Zimmermann note

Zimmermann note,

secret telegram sent on Jan. 16, 1917, by German foreign secretary Arthur Zimmermann to Count Johann von Bernstorff, the German ambassador to the United States. In it Zimmermann said that in the event of war with the United States, Mexico should be asked to enter the war as a German ally. In return, Germany promised to restore to Mexico the lost territories of Texas, New Mexico, and Arizona. British intelligence intercepted and deciphered the telegram and sent it to President Woodrow Wilson, who released it on Mar. 1, 1917, to the press. The Zimmermann note helped turn U.S. public opinion against Germany during World War I and strengthened the advocates of U.S. entry into the war.


See B. W. Tuchman, The Zimmermann Telegram (1966).

References in periodicals archive ?
This second edition of "The Who, What, Where, When, and Why of American History" (1993) comprises 2,200 entries, from Hank Aaron to the Zimmermann Note of 1917.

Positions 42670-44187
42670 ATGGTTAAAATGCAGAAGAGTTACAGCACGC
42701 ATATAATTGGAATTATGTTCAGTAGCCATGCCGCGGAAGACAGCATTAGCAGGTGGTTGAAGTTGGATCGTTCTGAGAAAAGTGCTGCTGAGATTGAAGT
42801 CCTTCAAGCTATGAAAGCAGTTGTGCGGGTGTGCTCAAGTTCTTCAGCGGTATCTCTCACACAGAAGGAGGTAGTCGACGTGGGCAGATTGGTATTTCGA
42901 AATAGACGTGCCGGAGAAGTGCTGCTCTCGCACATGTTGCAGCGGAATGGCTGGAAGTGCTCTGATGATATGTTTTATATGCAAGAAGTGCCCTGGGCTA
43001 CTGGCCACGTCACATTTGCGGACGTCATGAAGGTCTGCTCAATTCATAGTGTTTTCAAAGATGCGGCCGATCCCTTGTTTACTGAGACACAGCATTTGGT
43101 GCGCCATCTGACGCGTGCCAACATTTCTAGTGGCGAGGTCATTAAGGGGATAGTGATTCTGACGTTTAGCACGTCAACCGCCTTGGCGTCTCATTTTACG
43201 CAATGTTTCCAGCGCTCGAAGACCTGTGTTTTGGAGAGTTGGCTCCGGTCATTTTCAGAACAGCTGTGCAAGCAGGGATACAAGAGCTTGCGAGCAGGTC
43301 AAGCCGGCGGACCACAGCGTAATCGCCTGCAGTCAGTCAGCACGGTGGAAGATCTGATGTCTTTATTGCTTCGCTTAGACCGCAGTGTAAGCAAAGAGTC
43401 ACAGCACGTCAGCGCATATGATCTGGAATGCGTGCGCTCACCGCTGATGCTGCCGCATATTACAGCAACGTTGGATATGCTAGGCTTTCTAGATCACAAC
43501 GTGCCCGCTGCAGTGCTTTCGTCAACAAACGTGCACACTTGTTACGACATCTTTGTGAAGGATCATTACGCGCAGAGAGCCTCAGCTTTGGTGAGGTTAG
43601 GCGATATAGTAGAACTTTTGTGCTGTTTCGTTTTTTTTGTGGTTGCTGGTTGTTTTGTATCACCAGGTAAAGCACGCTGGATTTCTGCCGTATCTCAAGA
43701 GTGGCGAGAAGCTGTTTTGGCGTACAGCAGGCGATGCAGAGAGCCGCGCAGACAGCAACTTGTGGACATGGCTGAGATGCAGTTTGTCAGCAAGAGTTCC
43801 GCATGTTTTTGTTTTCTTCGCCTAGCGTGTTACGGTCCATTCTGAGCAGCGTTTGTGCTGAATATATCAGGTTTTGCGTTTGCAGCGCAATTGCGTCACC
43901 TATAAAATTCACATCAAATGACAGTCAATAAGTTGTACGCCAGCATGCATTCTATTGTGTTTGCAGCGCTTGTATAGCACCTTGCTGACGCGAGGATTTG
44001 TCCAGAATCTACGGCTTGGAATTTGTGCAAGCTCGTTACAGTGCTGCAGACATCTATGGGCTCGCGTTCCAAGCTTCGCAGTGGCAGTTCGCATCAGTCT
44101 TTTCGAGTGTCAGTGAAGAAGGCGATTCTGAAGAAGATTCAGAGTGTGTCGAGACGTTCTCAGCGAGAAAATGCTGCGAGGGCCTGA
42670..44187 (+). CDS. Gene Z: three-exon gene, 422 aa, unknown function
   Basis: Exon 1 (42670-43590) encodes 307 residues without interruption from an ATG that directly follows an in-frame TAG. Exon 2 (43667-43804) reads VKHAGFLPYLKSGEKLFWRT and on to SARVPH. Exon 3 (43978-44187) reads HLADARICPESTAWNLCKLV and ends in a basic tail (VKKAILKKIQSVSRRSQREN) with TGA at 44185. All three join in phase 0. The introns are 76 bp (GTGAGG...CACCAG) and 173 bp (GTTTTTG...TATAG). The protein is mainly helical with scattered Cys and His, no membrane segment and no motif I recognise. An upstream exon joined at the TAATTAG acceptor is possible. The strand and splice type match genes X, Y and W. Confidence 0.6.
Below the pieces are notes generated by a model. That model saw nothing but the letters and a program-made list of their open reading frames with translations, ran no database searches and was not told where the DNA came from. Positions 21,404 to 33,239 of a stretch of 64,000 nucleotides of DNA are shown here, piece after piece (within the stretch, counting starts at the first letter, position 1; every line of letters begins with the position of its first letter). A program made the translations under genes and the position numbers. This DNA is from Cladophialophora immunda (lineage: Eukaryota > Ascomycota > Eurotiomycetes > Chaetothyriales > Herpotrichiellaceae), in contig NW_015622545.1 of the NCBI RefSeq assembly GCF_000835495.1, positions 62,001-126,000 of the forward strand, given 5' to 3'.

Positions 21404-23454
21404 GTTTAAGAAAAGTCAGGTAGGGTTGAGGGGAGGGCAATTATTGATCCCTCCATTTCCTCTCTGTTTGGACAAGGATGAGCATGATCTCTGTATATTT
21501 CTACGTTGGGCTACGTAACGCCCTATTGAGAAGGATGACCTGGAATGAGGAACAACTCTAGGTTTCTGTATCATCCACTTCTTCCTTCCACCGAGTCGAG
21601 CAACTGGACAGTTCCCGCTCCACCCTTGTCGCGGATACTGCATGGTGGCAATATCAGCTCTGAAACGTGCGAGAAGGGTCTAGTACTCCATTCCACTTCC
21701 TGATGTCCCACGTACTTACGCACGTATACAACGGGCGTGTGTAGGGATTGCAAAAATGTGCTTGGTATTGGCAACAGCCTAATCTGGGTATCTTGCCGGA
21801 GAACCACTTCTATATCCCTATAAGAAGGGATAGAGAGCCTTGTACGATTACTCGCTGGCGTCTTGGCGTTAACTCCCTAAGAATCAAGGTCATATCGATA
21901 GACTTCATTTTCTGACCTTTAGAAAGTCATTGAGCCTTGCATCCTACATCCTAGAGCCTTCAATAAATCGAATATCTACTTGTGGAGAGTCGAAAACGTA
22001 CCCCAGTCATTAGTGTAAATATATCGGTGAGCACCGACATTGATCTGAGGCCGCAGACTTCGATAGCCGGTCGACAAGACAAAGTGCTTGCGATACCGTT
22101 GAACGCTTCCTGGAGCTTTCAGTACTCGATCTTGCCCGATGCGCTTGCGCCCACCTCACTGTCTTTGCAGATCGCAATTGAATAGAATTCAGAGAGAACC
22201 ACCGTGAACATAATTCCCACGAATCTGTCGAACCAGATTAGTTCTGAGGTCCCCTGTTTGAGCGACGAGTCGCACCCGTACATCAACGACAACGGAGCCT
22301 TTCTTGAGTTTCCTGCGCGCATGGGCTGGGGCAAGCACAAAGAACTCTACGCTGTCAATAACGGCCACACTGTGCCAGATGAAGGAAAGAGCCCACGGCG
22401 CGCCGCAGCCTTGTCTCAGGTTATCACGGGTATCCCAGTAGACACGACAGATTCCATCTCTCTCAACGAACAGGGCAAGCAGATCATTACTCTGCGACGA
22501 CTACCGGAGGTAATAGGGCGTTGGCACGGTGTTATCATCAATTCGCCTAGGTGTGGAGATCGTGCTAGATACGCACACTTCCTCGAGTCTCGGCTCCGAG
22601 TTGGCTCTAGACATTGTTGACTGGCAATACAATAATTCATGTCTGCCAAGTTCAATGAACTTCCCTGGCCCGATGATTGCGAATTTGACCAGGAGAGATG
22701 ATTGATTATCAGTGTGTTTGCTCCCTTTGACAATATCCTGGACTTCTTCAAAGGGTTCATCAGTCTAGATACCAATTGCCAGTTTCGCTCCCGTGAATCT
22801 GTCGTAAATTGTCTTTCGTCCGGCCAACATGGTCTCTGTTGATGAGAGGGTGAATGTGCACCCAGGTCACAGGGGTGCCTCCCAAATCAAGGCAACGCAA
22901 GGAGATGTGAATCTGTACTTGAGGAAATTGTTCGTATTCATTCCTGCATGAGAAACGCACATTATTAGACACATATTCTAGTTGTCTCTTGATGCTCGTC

Although the incident did not immediately bring the United States into the war, the clumsy German diplomatic response conducted by the maladroit Arthur Zimmermann set the stage for the revelation of the Zimmermann note in 1917.
The Zimmermann note, a coded message from German foreign minister Alfred Zimmermann to the German ambassador to Mexico, was given to Walter Hines Page, U.
Zimmermann notes that contemporary society is not only post-Christian but also post-secular (41).
In his book Diplomacy, Henry Kissinger draws a sharp distinction between Theodore Roosevelt, the sphere of influence realist, and Wilson, the crusading idealist, and contends Wilson had the more enduring legacy," Zimmermann notes.
The accumulation of power, Zimmermann notes, was not the United States' exclusive goal; rather, power provided it with the serendipitous occasion to attend to the misery of others.